Shall we watch it? — Thoughts after the panel discussion of Jesper Just’s show at Brooklyn Museum

“Where can I see it? “
“Why can’t you put them into DVD and make them available?”

These are the two questions from the panel discussion of Jesper Just’s Romantic Delusion exhibition last Saturday at Brooklyn Museum of Art.

Just tried to answer them in a positive way, while the curator Patrick Amsellem kept silent about the touchy questions. It is another moment of romantic delusion when public’s naive questions are averted through careful phrasing. (In this case, Just’s just-so-so English helped a little bit.) I looked at Eric when hearing such questions. We both smiled, but said nothing. But we know: Artworks exhibited in major museums are not meant to be affordable, or should I rephrase this way–artworks that can be bought in mass production with abundant availability won’t be exhibited in museums?

It is true that no gig-lee prints can substitute an original painting even though the coloration is identical. Photos and sculpture are more tangible. Photos can be reproduced from the negative films or now a digital file infinitely and sculpture can be cast hundreds years after the molds were made. On the other hand, the audience have their legitimate reasoning. Videos are a different type of art media. The copy process from one disk/tape to another does not diminish the quality of the artwork. So why not if one of the goals of his art is to outreach the public?

Nothing is more controversial when the originality of the video comes to the panel discussion. If all arts are supposed to be consumed, the consumption of video art is the closest to the commercial activity: Between the clear defined start and end, the minds watch the specific clips as time goes by. Some people may get confused or bored, but that may happen in commercial movies too.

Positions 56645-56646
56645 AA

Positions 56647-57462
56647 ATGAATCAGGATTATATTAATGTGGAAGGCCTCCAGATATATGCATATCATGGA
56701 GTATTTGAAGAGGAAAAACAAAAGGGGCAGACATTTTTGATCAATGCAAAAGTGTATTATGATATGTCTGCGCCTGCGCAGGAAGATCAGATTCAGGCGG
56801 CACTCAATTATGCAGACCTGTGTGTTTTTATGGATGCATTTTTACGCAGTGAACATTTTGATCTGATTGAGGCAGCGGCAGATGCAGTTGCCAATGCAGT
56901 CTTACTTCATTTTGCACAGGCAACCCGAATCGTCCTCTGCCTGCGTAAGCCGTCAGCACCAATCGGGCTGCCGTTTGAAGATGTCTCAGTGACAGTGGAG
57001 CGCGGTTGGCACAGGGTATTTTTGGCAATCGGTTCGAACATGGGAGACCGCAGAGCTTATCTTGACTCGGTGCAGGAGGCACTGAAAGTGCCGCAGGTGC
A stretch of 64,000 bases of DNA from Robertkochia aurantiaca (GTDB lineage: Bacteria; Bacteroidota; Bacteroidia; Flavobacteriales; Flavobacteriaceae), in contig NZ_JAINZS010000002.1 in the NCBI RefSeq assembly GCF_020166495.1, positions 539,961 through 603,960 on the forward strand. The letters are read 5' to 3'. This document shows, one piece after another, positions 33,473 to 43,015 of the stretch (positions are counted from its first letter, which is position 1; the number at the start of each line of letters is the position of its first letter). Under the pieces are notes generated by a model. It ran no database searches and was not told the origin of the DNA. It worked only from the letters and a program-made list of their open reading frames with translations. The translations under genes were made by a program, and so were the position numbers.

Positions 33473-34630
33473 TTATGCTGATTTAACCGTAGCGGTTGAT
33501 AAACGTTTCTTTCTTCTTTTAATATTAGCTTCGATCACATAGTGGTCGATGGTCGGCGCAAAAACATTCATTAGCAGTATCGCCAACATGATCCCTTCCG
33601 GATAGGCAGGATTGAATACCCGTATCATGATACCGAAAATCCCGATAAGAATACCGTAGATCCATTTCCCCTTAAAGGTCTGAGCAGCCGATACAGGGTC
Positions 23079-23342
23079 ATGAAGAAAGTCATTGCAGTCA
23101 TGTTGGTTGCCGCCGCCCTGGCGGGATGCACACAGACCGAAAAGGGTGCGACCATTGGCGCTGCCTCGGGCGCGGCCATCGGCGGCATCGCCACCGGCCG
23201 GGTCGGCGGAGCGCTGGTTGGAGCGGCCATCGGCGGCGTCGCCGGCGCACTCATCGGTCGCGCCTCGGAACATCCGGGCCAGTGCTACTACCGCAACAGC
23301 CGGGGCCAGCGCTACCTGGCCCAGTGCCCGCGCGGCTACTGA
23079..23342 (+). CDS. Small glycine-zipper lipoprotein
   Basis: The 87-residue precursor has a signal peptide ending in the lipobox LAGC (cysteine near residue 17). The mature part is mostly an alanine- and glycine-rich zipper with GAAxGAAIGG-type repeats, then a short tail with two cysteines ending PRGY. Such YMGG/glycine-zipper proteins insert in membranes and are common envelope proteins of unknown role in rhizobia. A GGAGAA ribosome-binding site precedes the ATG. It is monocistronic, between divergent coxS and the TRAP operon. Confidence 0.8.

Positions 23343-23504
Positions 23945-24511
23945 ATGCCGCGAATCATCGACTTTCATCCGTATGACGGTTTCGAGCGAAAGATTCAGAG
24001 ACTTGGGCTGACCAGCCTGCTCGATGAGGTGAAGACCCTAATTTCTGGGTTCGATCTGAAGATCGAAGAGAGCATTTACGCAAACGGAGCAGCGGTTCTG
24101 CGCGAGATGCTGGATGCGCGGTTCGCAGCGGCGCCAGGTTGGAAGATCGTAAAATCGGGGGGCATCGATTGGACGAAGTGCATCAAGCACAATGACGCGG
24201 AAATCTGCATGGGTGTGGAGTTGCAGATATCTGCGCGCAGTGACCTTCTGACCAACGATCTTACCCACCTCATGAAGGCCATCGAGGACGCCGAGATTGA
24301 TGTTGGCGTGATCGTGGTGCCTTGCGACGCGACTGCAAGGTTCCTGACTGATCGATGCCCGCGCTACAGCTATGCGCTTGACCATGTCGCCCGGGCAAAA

The difference between the consumption of commercial movies and of art videos lies in the density. The density of information, emotions and subcontexts in Just’s Bliss and Heaven is so great that the second time I watched it brought me some new thoughts and understandings. of equal amount as the first time. Seldom do people go to watch the same movie twice, because blockbuster movies are meant to be easily grasped and lightly consumed with coke and popcorn. The length, on the other hand, goes the opposite. I doubt one can concentrate more than one hour for a movie made by Just. He himself admitted that he would probably never make a commercial one. The ambiguity lies in the concise format and the richness of the emotions will be diluted if a story is told in clarity and well-defined Hollywood style.

“The market for this type of movies is small. ” Jesper confessed in the end. “And the cost to make such movies is large.” But the question is who betrays who facing the embarrassing result that art movies cannot find audience while audience cannot find art movies? Just said he would have another show in a gallery next March, before that all New Yorkers will have to come to Brooklyn Museum for the four short movies. (He has made more than 20 movies. so far)

From a collector’s point of view, I have no desire to own a movie, even if I can have it autographed, even if I can watch it a dozen times and still find something new. I may, if possible, go to the gallery to watch them and thus consuming them. A necessary channel should be built to connect the two parties who complains “the man who is not there”.

Jesper Just has a website. If you are interested, visit Jesper Just.

About Hui

Wang Hui lived from 1632 – 1717 and followed in the footprints of his great grandfathers, grandfather, father and uncles and learned painting at a very early age. He was later taught by two contemporary masters, Zhang Ke and Wang Shimin, who taught him to work in the tradition of copying famous Chinese paintings. This is most likely the reason why critics claim that his work is conservative and reflects the Yuan and Song traditions. One critic claimed that “his landscape paintings reflect his nostalgic attachment to classical Chinese aesthetics. Along with the other Wangs, Wang Hui helped to perpetuate the tradition of copying the ancient masters rather than creating original work.

Leave a Reply